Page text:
Question Video: Finding the Limit of Rational Functions at a Point | Nagwa Question Video: Finding the Limit of Rational Functions at a Point | Nagwa

# Question Video: Finding the Limit of Rational Functions at a Point Mathematics • Second Year of Secondary School

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Determine lim_(𝑥 → 0) (5𝑥² + 7𝑥)/3𝑥.

01:45

### Video Transcript

Determine the limit as 𝑥 approaches zero of five 𝑥 squared plus seven 𝑥 all divided by three 𝑥.

In this question, we’re asked to evaluate the limit of a rational function. That’s the quotient of two polynomials. And we recall we can always attempt to evaluate the limit of a rational function by direct substitution. However, if we substitute 𝑥 is equal to zero into our rational function and evaluate, we end up with zero divided by zero. This is an indeterminate form. This means we can’t evaluate this limit by direct substitution alone. We’re going to need to use some other method. Instead, let’s try and simplify our limit. And the first thing we could notice is there’s a shared factor of 𝑥 in the numerator and denominator. We want to cancel this shared factor of 𝑥 to simplify our limit.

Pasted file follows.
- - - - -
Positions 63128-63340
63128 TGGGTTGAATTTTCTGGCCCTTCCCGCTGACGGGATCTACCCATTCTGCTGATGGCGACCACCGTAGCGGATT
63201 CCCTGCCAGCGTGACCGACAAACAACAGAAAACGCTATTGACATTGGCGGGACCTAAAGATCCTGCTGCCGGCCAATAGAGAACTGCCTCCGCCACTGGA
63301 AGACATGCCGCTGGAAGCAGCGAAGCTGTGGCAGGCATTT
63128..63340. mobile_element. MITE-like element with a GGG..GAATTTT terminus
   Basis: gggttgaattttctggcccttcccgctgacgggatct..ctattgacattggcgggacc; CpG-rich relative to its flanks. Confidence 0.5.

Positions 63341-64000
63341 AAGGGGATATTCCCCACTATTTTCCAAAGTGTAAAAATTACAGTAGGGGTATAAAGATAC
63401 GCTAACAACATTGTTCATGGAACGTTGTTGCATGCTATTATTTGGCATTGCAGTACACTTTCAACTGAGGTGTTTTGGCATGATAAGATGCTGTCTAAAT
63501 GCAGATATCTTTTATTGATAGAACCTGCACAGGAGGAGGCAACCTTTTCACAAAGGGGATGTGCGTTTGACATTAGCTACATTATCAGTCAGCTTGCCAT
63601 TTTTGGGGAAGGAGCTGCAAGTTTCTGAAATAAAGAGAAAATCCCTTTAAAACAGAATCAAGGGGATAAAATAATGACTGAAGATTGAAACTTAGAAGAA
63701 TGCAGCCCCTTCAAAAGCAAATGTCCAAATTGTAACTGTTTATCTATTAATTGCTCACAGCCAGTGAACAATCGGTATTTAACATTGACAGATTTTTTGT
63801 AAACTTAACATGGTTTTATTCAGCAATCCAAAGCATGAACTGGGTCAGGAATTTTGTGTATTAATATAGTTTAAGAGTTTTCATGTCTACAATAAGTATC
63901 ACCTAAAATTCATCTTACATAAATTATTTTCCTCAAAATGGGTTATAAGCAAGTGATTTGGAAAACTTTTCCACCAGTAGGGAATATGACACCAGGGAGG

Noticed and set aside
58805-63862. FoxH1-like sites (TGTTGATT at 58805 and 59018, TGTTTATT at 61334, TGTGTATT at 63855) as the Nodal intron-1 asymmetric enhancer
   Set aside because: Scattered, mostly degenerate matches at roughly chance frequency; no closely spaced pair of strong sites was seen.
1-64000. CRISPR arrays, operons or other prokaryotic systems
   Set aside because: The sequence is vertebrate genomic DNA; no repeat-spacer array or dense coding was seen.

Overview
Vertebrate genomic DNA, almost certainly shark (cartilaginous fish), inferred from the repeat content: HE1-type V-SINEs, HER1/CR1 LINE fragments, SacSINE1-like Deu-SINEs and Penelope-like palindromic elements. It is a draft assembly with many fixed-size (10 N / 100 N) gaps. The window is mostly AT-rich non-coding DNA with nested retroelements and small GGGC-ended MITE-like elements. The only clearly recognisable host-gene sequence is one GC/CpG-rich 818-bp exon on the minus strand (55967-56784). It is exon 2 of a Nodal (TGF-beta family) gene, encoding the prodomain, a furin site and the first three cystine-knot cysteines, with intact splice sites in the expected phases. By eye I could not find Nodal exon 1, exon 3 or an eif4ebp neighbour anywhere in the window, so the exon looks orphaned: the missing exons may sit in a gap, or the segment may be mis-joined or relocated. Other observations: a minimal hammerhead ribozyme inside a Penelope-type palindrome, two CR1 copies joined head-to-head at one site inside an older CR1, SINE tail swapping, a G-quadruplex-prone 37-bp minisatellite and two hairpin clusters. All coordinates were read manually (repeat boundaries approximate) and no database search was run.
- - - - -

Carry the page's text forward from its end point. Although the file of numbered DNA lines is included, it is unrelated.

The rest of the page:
And in fact, we’re allowed to do this. This is because we’re taking the limit as 𝑥 approaches zero. Remember, this means we’re interested in what happens to the outputs of our functions as our values of 𝑥 approach zero. Therefore, the output of the function when 𝑥 is equal to zero does not affect its limit as 𝑥 approaches zero. Another way of thinking about this is if 𝑥 is not equal to zero, 𝑥 divided by 𝑥 is just equal to one. Therefore, after canceling the shared factor of 𝑥 in the numerator and denominator, we’ve rewritten our limit as the limit as 𝑥 approaches zero of five 𝑥 plus seven all divided by three.

And now this is just a linear function, so we can evaluate this limit by using direct substitution. We substitute 𝑥 is equal to zero into our function to get five times zero plus seven all divided by three, which, if we simplify, is equal to seven over three, which is our final answer. Therefore, we were able to show the limit as 𝑥 approaches zero of five 𝑥 squared plus seven 𝑥 all divided by three 𝑥 is seven over three.

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